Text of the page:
Politics & Policies

Job Training in US – State funding for job training in Massachusetts, Texas, and Washington

To remain competitive in an increasingly global economy, we must invest in our workers and give them the training and skills to succeed. Federal, state, and local job training programs are a crucial part of that investment. But the landscape of public funding for job training is complex with multiple funding sources and streams, controlled by a variety of actors, and used differently across geographic areas.
To provide a more complete picture of federal, state, and local investments in job training, this brief describes public expenditures for three states—Massachusetts, Texas, and Washington—and five metropolitan statistical areas in those states—Austin, Boston, Houston, Seattle, and Worcester.

Compared with funding under the Workforce Innovation and Opportunity Act (WIOA) of 2014, state and local investments in workforce training and related services is substantial, in some cases surpassing federal funding. We identified six strategies that states and localities use to manage and supplement funding for job training programs: seeking diverse revenue sources, leveraging public- and private-funding sources, braiding and blending funding, using dedicated fees to fund training, funding sector-based training initiatives, and collaborating and coordinating with other agencies to fill training gaps.

This executive summary provides an overview of our full report Public Funding for Job Training at the State and Local Level: An Examination of Massachusetts, Texas, and Washington. This summary and our full report aim to provide information to state and local workforce development entities, including local workforce development boards (WDBs) and training providers, to help in their funding and training decisionmaking.

State Funding for Job Training

The three states we focus on—Texas, Massachusetts, and Washington—supplement federal WIOA Title I expenditures with a substantial amount of state funding. The structures of their workforce development systems vary significantly, which affects how funds are distributed and used and how agencies coordinate funding and collaborate on workforce programs. By law, the majority of WIOA funding must be disbursed to local entities; however, these three states vary significantly in how centralized or decentralized their workforce development systems are.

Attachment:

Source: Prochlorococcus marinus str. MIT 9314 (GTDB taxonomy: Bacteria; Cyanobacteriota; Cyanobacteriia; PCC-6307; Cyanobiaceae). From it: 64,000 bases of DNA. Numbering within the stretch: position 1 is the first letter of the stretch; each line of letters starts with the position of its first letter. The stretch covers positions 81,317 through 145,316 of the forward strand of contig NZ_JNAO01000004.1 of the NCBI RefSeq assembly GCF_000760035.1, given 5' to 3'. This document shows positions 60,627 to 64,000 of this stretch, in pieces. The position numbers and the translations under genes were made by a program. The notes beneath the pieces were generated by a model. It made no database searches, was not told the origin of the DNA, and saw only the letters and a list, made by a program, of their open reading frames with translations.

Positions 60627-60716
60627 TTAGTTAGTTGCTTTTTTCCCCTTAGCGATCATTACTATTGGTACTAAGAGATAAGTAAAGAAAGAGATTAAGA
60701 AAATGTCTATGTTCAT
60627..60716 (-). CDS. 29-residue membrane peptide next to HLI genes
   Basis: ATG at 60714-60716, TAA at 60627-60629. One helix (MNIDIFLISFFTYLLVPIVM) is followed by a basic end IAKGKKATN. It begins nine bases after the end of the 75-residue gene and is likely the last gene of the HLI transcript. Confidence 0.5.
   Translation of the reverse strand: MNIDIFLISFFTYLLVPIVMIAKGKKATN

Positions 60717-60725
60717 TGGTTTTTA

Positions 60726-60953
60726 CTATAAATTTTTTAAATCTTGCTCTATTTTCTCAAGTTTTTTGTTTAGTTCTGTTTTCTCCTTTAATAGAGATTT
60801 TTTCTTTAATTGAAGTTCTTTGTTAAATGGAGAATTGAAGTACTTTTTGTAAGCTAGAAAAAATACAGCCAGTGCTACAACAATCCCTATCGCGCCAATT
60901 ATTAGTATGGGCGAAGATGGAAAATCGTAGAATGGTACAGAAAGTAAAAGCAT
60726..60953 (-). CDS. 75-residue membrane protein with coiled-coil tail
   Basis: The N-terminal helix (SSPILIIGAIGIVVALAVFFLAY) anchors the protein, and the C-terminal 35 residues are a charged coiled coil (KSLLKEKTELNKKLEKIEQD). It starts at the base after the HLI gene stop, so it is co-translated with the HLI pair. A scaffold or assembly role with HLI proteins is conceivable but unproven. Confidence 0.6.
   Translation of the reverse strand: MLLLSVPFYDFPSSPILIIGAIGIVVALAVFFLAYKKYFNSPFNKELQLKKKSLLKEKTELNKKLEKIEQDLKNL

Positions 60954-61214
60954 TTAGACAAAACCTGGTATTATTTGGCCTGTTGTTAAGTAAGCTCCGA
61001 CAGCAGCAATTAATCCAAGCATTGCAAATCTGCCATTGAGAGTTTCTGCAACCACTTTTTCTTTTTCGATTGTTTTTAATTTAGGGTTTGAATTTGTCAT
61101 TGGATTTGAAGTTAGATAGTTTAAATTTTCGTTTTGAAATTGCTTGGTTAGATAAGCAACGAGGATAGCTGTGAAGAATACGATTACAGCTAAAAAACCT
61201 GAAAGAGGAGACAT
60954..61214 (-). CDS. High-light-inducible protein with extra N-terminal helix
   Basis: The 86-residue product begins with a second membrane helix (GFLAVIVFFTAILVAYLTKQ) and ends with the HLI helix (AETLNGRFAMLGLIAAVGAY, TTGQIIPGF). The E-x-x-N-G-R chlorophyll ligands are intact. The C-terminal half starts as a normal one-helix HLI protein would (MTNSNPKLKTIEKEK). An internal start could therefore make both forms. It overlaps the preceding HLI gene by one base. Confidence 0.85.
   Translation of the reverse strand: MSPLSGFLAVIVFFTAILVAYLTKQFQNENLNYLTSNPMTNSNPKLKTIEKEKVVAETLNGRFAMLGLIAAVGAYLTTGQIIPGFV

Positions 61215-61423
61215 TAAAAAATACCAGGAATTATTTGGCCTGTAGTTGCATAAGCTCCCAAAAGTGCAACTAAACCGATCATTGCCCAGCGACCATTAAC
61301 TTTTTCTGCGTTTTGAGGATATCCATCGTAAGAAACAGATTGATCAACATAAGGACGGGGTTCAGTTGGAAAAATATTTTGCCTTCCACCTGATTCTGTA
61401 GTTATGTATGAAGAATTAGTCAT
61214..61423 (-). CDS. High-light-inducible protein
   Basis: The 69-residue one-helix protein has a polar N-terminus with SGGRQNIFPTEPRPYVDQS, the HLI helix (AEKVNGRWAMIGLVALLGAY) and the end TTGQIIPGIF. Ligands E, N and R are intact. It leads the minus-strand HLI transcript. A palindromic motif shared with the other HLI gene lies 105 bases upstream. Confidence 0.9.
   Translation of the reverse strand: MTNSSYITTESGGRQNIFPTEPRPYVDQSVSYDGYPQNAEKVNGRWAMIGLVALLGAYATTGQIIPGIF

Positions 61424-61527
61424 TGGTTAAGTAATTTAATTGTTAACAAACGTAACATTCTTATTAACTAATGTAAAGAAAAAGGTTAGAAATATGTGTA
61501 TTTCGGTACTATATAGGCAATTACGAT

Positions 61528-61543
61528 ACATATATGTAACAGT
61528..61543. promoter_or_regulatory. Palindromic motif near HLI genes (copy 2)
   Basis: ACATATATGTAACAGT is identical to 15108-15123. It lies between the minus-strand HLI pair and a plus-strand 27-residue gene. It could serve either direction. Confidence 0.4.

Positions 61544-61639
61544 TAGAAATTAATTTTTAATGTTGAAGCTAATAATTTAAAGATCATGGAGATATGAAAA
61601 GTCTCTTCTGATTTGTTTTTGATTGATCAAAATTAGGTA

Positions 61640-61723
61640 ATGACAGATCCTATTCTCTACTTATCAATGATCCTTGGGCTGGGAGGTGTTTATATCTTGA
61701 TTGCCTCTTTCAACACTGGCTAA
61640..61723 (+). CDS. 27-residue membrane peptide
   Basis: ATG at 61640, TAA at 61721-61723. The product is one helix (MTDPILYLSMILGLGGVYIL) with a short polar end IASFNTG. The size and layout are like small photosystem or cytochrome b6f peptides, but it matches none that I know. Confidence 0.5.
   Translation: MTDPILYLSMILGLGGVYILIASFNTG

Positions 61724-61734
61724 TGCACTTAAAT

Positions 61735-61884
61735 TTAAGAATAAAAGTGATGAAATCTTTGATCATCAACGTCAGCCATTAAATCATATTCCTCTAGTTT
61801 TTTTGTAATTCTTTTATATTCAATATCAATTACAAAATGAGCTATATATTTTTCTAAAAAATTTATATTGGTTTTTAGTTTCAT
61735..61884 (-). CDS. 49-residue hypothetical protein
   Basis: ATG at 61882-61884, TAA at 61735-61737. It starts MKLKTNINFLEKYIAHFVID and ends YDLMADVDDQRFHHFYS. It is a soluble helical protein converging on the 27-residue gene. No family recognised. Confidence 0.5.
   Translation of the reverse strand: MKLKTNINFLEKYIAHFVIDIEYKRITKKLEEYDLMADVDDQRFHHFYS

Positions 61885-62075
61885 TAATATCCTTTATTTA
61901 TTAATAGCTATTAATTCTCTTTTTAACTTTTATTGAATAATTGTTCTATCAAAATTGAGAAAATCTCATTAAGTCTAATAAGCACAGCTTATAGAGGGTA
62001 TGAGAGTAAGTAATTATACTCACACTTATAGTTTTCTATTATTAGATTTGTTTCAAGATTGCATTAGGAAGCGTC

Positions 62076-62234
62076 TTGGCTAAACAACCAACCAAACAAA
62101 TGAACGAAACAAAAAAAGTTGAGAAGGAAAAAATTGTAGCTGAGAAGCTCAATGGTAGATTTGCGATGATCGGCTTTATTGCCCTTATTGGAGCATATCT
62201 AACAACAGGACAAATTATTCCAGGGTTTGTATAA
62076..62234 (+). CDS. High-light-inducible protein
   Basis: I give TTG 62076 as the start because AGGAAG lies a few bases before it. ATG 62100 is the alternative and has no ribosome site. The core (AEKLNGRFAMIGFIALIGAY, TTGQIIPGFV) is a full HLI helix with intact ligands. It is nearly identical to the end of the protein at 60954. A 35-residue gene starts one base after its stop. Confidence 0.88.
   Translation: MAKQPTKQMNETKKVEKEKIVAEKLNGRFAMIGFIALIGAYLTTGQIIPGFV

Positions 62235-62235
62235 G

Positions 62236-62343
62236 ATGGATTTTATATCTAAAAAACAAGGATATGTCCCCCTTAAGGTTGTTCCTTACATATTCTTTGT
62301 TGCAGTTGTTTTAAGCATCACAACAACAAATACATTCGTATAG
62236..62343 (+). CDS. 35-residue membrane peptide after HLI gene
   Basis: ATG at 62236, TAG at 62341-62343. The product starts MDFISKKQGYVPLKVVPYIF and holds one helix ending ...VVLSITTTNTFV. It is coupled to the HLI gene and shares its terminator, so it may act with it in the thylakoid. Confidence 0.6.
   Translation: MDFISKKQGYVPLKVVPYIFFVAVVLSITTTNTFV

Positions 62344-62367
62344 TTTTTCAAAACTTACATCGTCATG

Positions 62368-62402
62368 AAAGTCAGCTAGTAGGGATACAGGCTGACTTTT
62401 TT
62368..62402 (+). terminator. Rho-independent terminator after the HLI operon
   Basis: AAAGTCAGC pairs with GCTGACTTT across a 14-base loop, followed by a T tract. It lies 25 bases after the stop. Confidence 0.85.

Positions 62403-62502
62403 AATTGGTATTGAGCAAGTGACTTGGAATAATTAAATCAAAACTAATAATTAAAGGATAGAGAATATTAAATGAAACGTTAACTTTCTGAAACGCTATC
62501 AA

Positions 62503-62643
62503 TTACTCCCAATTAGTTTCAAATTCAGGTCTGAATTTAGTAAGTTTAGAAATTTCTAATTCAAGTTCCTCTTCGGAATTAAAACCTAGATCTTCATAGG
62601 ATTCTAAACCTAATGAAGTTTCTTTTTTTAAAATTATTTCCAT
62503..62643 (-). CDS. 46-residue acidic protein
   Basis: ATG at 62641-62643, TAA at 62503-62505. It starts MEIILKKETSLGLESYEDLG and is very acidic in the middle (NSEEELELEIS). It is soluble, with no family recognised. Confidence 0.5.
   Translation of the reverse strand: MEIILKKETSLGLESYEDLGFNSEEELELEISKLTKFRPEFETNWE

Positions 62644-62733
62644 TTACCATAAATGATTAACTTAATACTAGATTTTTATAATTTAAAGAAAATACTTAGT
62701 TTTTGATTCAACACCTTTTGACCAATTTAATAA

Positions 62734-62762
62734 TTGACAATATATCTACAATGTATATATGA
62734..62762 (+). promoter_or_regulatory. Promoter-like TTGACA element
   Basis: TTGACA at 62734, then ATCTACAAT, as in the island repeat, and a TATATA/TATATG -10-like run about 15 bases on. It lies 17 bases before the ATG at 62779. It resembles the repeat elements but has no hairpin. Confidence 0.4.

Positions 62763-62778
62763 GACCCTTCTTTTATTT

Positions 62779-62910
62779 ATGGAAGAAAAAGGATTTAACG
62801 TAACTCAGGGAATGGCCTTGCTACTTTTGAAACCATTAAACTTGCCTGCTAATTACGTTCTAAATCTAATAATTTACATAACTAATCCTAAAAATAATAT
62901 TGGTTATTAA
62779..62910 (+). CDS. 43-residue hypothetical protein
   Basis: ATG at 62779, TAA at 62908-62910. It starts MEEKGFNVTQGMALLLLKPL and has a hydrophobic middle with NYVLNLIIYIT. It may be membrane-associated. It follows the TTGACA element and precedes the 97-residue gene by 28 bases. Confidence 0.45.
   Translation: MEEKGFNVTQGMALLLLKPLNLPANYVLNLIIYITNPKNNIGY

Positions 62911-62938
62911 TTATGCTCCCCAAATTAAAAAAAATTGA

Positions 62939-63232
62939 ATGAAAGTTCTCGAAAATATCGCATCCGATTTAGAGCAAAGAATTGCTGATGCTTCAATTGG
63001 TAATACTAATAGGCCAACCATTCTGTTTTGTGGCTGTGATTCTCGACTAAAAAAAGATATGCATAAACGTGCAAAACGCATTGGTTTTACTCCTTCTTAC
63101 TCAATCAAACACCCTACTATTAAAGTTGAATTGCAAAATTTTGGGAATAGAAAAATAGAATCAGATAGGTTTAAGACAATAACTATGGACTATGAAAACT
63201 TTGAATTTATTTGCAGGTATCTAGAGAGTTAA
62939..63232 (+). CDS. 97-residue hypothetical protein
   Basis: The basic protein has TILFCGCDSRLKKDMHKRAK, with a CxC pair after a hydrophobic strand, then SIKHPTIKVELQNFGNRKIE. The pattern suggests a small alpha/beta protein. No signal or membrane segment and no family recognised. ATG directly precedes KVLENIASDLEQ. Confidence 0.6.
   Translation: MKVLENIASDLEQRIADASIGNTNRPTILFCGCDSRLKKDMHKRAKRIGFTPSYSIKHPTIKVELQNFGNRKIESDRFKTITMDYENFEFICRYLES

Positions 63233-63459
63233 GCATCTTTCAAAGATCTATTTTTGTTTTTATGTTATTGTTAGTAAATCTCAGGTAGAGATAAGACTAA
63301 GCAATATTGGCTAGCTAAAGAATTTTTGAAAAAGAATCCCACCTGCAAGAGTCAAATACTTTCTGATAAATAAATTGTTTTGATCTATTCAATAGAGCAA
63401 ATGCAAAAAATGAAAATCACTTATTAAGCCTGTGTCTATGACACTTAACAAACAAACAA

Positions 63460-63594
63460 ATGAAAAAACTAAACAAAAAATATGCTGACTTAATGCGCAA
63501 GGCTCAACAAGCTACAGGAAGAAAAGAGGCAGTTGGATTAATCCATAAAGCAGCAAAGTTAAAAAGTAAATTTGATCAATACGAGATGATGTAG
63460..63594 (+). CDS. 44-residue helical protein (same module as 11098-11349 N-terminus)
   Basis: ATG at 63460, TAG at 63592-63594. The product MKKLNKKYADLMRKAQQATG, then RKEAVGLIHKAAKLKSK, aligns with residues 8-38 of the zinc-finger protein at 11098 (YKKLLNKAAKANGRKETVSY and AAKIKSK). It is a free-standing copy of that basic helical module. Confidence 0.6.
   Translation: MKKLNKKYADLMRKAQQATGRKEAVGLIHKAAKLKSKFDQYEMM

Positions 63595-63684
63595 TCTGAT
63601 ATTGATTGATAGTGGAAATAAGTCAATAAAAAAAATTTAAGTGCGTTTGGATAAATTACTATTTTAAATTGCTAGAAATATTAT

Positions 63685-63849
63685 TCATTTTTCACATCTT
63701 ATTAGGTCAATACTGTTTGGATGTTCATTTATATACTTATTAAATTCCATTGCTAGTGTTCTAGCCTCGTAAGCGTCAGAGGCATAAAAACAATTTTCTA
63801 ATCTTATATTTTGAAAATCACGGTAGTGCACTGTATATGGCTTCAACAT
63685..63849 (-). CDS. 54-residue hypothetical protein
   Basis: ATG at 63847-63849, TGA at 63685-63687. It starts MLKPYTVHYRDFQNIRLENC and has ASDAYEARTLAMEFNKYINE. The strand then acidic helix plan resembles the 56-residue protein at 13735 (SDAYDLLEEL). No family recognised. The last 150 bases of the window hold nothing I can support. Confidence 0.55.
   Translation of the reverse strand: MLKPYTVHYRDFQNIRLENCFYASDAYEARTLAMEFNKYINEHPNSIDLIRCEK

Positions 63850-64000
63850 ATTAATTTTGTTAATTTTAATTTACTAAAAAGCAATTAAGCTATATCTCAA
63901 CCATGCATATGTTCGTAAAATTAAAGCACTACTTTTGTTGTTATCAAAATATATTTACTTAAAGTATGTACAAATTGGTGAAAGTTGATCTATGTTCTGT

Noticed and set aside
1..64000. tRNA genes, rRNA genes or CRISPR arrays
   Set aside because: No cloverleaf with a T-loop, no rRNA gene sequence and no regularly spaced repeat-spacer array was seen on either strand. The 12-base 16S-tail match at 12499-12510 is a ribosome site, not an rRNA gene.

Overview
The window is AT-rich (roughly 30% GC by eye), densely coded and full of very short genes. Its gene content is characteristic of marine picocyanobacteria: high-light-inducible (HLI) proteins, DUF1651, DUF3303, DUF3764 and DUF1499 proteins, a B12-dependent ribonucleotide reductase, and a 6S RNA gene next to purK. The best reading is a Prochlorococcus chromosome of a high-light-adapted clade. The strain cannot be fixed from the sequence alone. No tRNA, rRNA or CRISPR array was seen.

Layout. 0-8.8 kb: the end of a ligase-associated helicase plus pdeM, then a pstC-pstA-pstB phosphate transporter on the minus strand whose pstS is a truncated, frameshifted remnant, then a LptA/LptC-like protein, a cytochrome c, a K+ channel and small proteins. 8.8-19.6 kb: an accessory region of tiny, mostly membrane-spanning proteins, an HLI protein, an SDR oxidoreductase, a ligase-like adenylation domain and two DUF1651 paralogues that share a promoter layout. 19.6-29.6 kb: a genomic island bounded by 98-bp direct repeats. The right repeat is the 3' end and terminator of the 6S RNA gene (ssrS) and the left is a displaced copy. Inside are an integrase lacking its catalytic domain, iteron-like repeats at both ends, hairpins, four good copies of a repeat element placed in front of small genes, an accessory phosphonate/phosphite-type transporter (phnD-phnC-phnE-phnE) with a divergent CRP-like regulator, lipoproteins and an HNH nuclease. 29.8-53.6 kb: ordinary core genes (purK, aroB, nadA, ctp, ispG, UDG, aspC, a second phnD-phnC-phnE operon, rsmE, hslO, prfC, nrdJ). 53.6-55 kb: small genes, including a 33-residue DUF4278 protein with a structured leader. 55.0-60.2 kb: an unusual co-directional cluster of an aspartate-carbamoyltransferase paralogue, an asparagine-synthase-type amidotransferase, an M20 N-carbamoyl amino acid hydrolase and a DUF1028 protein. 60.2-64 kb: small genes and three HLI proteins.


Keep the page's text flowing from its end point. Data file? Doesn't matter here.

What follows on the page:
Texas

In fiscal year 2017, Texas put $48.6 million of state funds toward three workforce development programs. This investment amounts to 30 percent of the state’s $162.9 million in WIOA Title I funding.
Texas’s workforce development system is fairly centralized. One state agency—the Texas Workforce Commission—distributes all federal WIOA dollars to the state’s 28 local WDBs and oversees all state-funded statewide workforce development programs. The local-level workforce systems are similarly centralized; all but a handful disburse only federal WIOA funds.

Massachusetts

In fiscal year 2017, state expenditures for three statewide job training programs were $55.7 million, which amounts to 128 percent of Massachusetts’s $43.6 million in WIOA Title I funding.
In Massachusetts, the workforce development system has two primary agencies: one public entity, the Department of Career Services, and one quasi-public organization, the Commonwealth Corporation. The Department of Career services disburses federal WIOA dollars to the state’s 16 local WDBs. The Commonwealth Corporation disburses funds and oversees the majority of state-funded statewide workforce development programs. The local-level workforce systems are also less centralized. Both of the local boards we interviewed receive funds from many different sources.

Washington

In fiscal year 2017, Washington spent $59.0 million of state funds on six workforce development programs. This investment amounts to 91 percent of the state’s $64.9 million in WIOA Title I funding.
Washington has the most decentralized workforce development system. Seven public state agencies disburse federal funding for separate workforce training programs. One of these agencies disburses the WIOA dollars to the state’s 12 local WDBs. Each of the seven agencies receives state funding and oversees one more major statewide programs.

Chosen excerpts by Job Market Monitor. Read the whole story at Public Funding for Job Training at the State and Local Level: An Examination of Massachusetts, Texas, and Washington | Urban Institute

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